Codes & Standards


Essential to the work of the electrical contractor is knowledge of the National Electrical Code, the National Electrical Installation Standards and additional standards and codes administered by the National Fire Protection Association, the Occupational Safety and Health Administration and others. Here is a list of all our articles on codes and standards listed chronologically by issue date. 

Jim Dollard has an extensive background in codes and standards. If you have a query about the National Electrical Code (NEC), Jim will help you solve it. Questions can be sent to Answers are based on the 2014 NEC.
 Previous use of gray conductors

Article 310 in the National Electrical Code (NEC) covers general requirements for conductors and their type designations, insulations, markings, mechanical strengths, ampacity ratings and uses.

A recent change in the 2014 National Electrical Code (NEC) creates a new method for determining the size of service and feeder conductors for 120/240-volt (V), single-phase services for one-family, individual units of two-family dwellings, and individual units for multifamily dwellings.

The 2014 National Electrical Code (NEC) has new requirements for field-applied hazard warning markings, signs and labels. Throughout the NEC, rules that required signs, labels and other markings also required a specific signal word be included in the sign, label or marking.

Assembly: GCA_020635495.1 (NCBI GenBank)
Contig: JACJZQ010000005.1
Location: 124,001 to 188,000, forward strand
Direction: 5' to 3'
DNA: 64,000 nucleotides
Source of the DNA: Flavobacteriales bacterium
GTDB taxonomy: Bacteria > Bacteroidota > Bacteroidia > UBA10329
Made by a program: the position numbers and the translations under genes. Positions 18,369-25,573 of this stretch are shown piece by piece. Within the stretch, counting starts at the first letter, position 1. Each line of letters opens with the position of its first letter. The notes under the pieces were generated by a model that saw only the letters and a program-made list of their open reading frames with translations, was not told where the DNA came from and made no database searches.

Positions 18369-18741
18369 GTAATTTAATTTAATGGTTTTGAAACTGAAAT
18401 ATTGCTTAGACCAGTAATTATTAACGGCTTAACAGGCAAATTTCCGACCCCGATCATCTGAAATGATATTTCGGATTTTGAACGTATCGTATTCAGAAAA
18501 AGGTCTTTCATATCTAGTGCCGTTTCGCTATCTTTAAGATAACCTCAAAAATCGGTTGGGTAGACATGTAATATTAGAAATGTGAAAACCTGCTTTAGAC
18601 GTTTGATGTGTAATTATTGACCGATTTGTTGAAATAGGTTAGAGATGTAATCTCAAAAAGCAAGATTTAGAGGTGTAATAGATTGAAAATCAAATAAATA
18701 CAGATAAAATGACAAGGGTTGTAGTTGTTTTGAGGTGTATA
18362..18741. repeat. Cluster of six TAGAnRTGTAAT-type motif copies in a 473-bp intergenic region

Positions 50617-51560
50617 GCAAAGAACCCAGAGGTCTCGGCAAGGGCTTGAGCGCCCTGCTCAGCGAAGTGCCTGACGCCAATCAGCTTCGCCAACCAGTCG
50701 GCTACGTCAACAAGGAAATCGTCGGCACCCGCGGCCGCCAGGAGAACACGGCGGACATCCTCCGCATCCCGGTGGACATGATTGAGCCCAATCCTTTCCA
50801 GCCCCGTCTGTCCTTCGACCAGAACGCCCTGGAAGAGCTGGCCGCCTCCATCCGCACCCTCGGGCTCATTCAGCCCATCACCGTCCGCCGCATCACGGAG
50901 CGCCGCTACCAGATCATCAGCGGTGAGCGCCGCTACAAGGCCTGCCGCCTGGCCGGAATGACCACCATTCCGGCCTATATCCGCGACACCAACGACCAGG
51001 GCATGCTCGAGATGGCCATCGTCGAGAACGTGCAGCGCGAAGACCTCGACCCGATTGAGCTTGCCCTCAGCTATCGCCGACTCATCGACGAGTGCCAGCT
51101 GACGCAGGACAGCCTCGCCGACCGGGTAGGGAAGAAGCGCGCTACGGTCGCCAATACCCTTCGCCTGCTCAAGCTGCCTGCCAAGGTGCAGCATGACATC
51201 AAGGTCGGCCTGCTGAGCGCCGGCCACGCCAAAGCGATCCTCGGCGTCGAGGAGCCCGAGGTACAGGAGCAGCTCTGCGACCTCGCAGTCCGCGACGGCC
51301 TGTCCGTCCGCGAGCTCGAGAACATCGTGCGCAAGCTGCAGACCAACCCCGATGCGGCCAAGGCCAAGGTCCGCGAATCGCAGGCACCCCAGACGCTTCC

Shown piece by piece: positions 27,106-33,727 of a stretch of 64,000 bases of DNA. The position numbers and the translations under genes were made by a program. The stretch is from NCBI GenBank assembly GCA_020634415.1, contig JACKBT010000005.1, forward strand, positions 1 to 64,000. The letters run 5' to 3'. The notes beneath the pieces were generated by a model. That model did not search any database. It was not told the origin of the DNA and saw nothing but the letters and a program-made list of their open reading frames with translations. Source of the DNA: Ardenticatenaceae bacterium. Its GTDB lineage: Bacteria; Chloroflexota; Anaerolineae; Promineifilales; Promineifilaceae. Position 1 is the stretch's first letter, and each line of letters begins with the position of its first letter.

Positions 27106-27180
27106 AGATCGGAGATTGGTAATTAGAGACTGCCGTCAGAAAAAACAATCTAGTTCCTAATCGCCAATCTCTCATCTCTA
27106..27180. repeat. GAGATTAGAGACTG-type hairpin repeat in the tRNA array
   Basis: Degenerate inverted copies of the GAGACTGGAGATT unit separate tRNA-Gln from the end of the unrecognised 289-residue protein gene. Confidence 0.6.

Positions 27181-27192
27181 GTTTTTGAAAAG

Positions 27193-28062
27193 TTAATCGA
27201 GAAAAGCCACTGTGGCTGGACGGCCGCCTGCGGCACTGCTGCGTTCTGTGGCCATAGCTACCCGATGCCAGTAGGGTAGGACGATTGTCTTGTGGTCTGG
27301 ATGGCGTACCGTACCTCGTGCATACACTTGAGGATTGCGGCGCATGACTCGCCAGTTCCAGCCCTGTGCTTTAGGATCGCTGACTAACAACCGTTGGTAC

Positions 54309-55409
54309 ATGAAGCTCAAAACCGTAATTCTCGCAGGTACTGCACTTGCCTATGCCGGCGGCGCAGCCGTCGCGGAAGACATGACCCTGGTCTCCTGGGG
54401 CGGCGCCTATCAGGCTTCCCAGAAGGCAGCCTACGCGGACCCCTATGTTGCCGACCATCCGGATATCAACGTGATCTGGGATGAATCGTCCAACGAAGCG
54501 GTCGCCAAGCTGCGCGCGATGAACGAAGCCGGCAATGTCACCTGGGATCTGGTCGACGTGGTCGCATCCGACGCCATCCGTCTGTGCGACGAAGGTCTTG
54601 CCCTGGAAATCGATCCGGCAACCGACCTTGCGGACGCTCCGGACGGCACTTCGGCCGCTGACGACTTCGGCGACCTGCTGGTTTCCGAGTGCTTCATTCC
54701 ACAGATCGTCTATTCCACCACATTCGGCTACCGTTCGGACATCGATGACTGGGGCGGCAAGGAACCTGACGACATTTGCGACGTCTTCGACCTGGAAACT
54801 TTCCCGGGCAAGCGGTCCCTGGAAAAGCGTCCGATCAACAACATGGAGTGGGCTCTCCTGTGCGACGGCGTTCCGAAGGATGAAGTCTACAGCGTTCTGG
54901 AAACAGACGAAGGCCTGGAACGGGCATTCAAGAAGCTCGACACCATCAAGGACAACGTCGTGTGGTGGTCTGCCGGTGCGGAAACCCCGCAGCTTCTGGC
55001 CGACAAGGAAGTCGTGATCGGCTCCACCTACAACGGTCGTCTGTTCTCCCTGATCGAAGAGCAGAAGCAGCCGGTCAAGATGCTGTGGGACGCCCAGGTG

More on Codes & Standards

Digging Into The Past

Many of the articles that I write for this magazine originate as questions that I receive as I travel, by phone, or come to me as emails. I can answer some of these questions very easily without much controversy by a simple reference to the National Electrical Code (NEC).

Sizing Conductors, Part XXV

As a general rule in the National Electrical Code (NEC), the ampere rating of the overcurrent device (fuse or breaker) must not be less than the ampacity of the conductor.

Seal The Deal

Requirements for electrical wiring in hazardous (classified) locations are more restrictive than in the rules for wiring in general types of occupancies.

Connecting The Grounding Electrode Conductor, Protecting Copper And More

If you have a problem related to the National Electrical Code (NEC), are experiencing difficulty in understanding a Code requirement, or are wondering why or if such a requirement exists, ask Charlie, and he will let the Code decide. Questions can be sent to

The Best Is Yet To Come! IEEE 1584 Update

A lot has happened since 2002 when IEEE 1584–IEEE Guide for Arc-Flash Hazard Calculations was first published by the Institute of Electrical and Electronics Engineers.

In The Drink

In the 2011 and previous editions of the National Electrical Code (NEC), installing low-voltage lighting in close proximity to the edge of a swimming pool was a Code violation, yet almost every backyard swimming pool with a landscaped yard has low-voltage lighting too close to the pool’s edge.

Sizing Conductors, Part XXIV

The overcurrent device rating is a key factor when determining the correct size conductor. Article 240 in the National Electrical Code (NEC) provides general requirements for overcurrent protection and overcurrent protective devices.